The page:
MINI REVIEW article
Microbial Communities in North American Ixodid Ticks of Veterinary and Medical Importance
- 1Department of Basic Sciences, College of Veterinary Medicine, Mississippi State University, Starkville, MS, United States
- 2Department of Food Science, Center for Food Safety, University of Arkansas, Fayetteville, AR, United States
Interest in microbial communities, or microbiota, of blood-feeding arthropods such as ticks (order Parasitiformes, suborder Ixodida) is increasing. Studies on tick microorganisms historically emphasized pathogens of high medical or veterinary importance. Current techniques allow for simultaneous detection of pathogens of interest, non-pathogenic symbionts, like Coxiella-LE and Francisella-LE, and microorganisms of unknown pathogenic potential. While each generation of ticks begins with a maternally acquired repertoire of microorganisms, microhabitats off and on vertebrate hosts can alter the microbiome during the life cycle. Further, blood-feeding may allow for horizontal exchange of various pathogenic microbiota that may or may not also be capable of vertical transmission. Thus, the tick microbiome may be in constant flux. The geographical spread of tick vector populations has resulted in a broader appreciation of tick-borne diseases and tick-associated microorganisms. Over the last decade, next-generation sequencing technology targeting the 16S rRNA gene led to documented snapshots of bacterial communities among life stages of laboratory and field-collected ticks, ticks in various feeding states, and tick tissues. Characterizing tick bacterial communities at population and individual tissue levels may lead to identification of markers for pathogen maintenance, and thus, indicators of disease “potential” rather than disease state. Defining the role of microbiota within the tick may lead to novel control measures targeting tick-bacterial interactions. Here, we review our current understanding of microbial communities for some vectors in the family Ixodidae (hard ticks) in North America, and interpret published findings for audiences in veterinary and medical fields with an appreciation of tick-borne disease.
Ticks as Obligate Parasites: Implications for the Tick Microbiome
Ticks represent a unique group of hematophagous ectoparasites capable of transmitting the greatest variety of microorganisms to vertebrate hosts (1). With few exceptions, motile life stages for all three tick families (Ixodidae, Argasidae, and Nuttaliellidae) require a blood meal. The significance of ticks as vectors is not new. Ticks were the first arthropod to be associated with transmission of a disease agent. In the late 1800s, Smith and Kilbourne established Rhipicephalus (Boophilus) ticks as the vector for (Texas) cattle fever, caused by Babesia bigemina (2). After that discovery, the ability of ticks to acquire, maintain and transmit pathogens became a significant and productive area of scientific research. Historically, tick-borne diseases were described first and then the etiologic agent pursued, as with Texas cattle fever. However, in some cases, tick-associated microorganisms of unknown pathogenicity were identified first, and an association with human or animal disease found later. Better diagnostic assays and heightened recognition of tick-borne diseases contributed to re-descriptions of tick-associated microorganisms. The spotted fever group rickettsia, Rickettsia parkeri, was recovered from Amblyomma maculatum in Texas approximately 60 years prior to the index case, reported in 2004 (3). Additionally, the spirochete, Borrelia miyamotoi, first reported from Ixodes persucatus in Japan, was considered non-pathogenic until the first human cases 15 years later (4, 5). New reports of emerging pathogenic tick-borne bacteria, viruses, and protozoa are not rare (6–9). However, most tick-associated microorganisms are not likely pathogens.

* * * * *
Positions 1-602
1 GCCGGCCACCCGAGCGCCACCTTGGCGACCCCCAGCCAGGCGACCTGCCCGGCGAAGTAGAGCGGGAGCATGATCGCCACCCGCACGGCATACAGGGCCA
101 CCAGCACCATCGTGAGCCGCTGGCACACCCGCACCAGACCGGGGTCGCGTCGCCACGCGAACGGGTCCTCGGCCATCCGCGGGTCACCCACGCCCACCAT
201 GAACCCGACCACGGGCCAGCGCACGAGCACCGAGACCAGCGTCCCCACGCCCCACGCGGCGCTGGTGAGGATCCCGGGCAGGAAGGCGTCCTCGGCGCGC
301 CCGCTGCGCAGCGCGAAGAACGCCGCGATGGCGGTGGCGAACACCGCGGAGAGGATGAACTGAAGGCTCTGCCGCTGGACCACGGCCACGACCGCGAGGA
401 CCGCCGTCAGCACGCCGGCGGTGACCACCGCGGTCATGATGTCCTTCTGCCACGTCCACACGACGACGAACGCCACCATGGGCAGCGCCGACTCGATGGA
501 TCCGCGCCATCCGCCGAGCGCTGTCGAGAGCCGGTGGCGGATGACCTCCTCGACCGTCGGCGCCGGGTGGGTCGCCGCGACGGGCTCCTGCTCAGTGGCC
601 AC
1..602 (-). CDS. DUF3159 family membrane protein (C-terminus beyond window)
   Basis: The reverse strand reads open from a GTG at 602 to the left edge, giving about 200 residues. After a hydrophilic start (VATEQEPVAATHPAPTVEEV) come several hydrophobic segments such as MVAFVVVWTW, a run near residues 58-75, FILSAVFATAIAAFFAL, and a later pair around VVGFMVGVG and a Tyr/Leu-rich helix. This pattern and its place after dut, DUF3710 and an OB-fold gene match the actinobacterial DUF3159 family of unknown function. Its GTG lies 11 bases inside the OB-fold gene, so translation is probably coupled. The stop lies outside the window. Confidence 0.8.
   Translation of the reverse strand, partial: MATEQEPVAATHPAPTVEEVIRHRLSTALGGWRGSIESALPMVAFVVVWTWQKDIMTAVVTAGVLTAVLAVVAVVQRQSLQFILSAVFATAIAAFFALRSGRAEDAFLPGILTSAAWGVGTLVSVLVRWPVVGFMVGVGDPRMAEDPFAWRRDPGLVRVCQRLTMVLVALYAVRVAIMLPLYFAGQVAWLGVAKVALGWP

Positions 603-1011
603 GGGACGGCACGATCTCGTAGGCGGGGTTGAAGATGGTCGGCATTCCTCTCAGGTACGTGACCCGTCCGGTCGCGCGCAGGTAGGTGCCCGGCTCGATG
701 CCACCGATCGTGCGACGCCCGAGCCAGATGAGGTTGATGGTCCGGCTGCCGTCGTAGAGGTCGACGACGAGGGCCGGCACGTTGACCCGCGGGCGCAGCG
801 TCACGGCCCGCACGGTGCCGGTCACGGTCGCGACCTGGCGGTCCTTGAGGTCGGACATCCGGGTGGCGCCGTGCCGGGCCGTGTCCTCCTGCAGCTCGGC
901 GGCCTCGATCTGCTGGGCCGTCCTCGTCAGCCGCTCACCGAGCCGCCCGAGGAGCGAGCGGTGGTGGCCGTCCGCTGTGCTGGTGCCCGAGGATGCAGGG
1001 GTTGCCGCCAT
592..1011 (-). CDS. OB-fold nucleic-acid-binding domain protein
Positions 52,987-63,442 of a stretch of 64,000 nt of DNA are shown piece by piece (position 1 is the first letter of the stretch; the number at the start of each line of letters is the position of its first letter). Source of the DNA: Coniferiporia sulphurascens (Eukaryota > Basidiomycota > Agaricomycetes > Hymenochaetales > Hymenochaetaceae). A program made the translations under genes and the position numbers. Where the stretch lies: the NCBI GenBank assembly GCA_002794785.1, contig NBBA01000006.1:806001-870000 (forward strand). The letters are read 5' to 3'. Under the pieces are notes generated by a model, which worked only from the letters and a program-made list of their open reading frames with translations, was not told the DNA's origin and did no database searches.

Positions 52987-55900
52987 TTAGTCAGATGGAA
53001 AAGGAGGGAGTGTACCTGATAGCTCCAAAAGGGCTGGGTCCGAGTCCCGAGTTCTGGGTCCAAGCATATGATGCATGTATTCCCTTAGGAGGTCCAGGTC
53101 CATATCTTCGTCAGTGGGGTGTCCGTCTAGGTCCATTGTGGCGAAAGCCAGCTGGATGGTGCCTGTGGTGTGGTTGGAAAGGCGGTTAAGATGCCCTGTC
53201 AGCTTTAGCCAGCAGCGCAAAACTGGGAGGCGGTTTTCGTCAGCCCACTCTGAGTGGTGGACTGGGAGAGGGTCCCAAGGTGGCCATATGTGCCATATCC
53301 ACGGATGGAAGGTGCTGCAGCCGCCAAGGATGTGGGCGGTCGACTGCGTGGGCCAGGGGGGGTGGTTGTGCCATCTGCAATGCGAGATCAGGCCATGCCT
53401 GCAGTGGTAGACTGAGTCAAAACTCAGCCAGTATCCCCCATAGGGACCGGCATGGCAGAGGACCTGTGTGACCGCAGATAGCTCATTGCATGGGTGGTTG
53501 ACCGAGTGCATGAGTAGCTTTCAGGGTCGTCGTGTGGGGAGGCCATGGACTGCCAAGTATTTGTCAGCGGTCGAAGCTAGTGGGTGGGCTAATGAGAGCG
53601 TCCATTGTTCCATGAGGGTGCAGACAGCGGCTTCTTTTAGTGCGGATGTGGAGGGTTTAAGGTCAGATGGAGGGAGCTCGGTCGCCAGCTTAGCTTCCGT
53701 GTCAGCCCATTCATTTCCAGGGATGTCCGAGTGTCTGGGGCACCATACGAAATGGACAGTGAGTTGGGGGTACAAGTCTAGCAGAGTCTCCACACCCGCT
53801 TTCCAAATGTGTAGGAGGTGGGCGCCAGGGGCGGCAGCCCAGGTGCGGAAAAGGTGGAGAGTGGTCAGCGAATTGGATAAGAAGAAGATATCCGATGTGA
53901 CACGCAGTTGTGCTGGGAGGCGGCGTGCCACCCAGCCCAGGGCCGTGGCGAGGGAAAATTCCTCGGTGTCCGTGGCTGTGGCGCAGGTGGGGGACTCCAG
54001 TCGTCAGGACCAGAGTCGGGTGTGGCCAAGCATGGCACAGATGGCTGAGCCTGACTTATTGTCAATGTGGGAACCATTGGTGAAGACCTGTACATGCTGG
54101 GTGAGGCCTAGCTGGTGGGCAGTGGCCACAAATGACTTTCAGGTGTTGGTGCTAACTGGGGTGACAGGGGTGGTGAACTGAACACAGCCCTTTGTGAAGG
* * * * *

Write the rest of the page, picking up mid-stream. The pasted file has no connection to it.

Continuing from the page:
There is increasing interest in the tick microbial community, how it may impact transmission and maintenance of pathogens, and how manipulation of the microbial community may serve as an avenue for tick or pathogen control (10). The microhabitat at the surface of a vertebrate host, such as a human, presents a complex source of organisms for ticks to potentially acquire (11). In addition, microorganisms may be exchanged through co-feeding as well as from the external environment, considering ticks spend approximately 90% of their life off the host. Further, the tick itself, through vertical transmission, contributes to the microbiome of its next generation. There are at least ten bacterial genera that are transovarially (vertically) transmitted, including some found only in ticks (e.g., Coxiella-LE, Francisella-LE, and Midichloria), and some common among various arthropods (e.g., Wolbachia and Arsenophonus) (12). Hawlena et al. found that the microbiomes of the ticks, Dermacentor variabilis and I. scapularis, were most affected by arthropod-related factors, rather than the host or environment (13). Not surprisingly, the preponderance of Francisella-LE and Arsenophonus genera in D. variabilis, and Rickettsia in I. scapularis, in their study likely depended more on vertical transmission. A combination of factors is likely, depending on the tick-associated microorganism.